In the last chapter I discussed why physical exercise is so important, particularly for us older folks. I also discussed motivational techniques and great ways to measure you progress in both empirical and scientific ways. What this chapter discusses is how to exercise.
On the face of it, it seems obvious. Join the gym and spend hours repetitively lifting weights, or hours on stair masters, or hours on elliptical bikes and such like. Perhaps a Jane Fonda style aerobic class or jogging for 40 minutes three or four times a week is more to your liking? But what if i were to tell you all of these are of limited value and, taken to extremes, actually damaging to your health, even lethal? Moreove, what if i were to tell you that you can achieve:
• much more spectacular results
• over a far shorter period
• with far fewer weekly hours and
• have more fun in the process?
As they say, “incredible, but true”! the fact is none of us is taught how to keep fit in our post ‘ flight or fight’ stage of evolution which naturally kept us fit when we ran from predators or stalked our prey. For hundreds of thousands of years we evolved specifically responding to the stimuli of predator/prey scenarios and yet in the last few thousand years, few hundred even, that stimuli started to disappear.
Today the “flight or fight” stimuli is almost completely absent and we find artificial means to replicate it. It is assumed any sport or activity done in any manner will do just so long as we are active. Unfortunately this is not the case. Some sports are so alien to our predator/prey ancestry that our adaptive bodies respond in ways that are utterly inimical to our natural health.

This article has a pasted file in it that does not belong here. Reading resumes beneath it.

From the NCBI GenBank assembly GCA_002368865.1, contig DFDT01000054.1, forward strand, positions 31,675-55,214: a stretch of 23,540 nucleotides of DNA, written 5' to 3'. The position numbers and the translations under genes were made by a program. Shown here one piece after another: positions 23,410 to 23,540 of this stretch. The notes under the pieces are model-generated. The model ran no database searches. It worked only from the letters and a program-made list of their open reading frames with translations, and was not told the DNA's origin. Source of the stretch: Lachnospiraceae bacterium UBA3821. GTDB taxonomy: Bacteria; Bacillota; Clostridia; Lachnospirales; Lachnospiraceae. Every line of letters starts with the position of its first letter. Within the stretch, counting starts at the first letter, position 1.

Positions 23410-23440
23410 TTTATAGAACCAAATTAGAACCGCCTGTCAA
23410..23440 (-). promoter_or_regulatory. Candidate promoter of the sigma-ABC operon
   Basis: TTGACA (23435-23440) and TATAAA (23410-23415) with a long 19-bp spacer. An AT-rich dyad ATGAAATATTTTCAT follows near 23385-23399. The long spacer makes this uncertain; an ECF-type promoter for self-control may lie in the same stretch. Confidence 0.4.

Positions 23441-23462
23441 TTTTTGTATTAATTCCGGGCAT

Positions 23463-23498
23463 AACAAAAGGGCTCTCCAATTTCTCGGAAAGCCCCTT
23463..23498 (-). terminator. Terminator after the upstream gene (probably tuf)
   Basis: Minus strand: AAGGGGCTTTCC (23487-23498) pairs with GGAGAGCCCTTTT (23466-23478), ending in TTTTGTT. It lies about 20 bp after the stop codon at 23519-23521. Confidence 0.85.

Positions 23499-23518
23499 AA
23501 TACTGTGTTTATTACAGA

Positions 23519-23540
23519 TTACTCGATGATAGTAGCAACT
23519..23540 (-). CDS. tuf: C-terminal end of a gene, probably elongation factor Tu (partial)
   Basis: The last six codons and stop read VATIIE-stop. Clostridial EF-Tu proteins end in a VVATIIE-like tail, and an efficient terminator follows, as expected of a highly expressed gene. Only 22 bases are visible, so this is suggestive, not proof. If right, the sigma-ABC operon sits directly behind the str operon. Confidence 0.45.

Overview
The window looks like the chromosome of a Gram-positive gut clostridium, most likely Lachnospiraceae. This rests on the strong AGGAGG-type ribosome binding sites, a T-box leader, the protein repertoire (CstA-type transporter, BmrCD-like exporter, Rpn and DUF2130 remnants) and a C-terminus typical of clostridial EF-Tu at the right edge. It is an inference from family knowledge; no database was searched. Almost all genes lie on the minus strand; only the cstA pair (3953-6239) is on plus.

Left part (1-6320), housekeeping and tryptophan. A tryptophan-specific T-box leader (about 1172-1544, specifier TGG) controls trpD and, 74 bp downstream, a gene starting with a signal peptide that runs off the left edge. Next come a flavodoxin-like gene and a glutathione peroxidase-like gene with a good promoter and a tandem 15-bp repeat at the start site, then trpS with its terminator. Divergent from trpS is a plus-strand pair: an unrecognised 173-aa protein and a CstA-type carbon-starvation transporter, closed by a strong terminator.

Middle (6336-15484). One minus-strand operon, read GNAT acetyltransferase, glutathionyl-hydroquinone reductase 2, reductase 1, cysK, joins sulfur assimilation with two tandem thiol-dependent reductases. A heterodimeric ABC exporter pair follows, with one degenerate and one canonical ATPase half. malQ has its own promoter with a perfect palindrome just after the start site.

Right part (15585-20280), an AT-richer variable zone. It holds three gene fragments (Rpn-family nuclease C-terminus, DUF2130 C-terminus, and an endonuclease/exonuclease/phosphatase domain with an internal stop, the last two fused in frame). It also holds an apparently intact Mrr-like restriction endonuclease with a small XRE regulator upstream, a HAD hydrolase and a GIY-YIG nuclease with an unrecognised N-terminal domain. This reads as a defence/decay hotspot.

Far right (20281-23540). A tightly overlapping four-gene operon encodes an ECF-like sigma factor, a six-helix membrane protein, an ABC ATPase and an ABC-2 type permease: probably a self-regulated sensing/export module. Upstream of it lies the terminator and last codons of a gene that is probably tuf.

Consider the marathon. Was it normal for our ancestors to run 26.2 miles as fast as they could? No. And what happened to Pheidipiddes when he finally delivered his message of the Greek victory over the invading Persians? That’s right, as every school kid knows, he dropped dead, in similar vein, why is it that every year we read about a super fit athlete that inexplicably does the same? Are we to believe the simplistic explanation that Pheidippides and his unfortunate latter-day apostles all suffer from congenital heart conditions? Could it be that something more sinister in our bodies is happening when we repeatedly and unnaturally pound the earth? Dr. Al Sears, a very well known and respected fitness expert in the US, certainly thinks so.
In his ground-breaking book, Rediscover Your Native Fitness, he exposes the flawed thinking behind many of today’s most popular get-fit activities.
He demonstrates with ample scientific evidence that a disconnect has grown between what our bodies were designed for and our environment today. We are all aware that our hunter-gatherer forefathers did not lead sedentary lives or sit all day in square boxes called ‘ offices ’ staring at computer screens. But are we also aware that, in evolutionary terms, 45-60 minute aerobic classes done day in day out would have been an anathema to the survival needs of our ancestors? And yet they were lean and fit, able to leap up at a moment’s notice to run from predators and enemies or catch their prey in a sudden rush or swoop.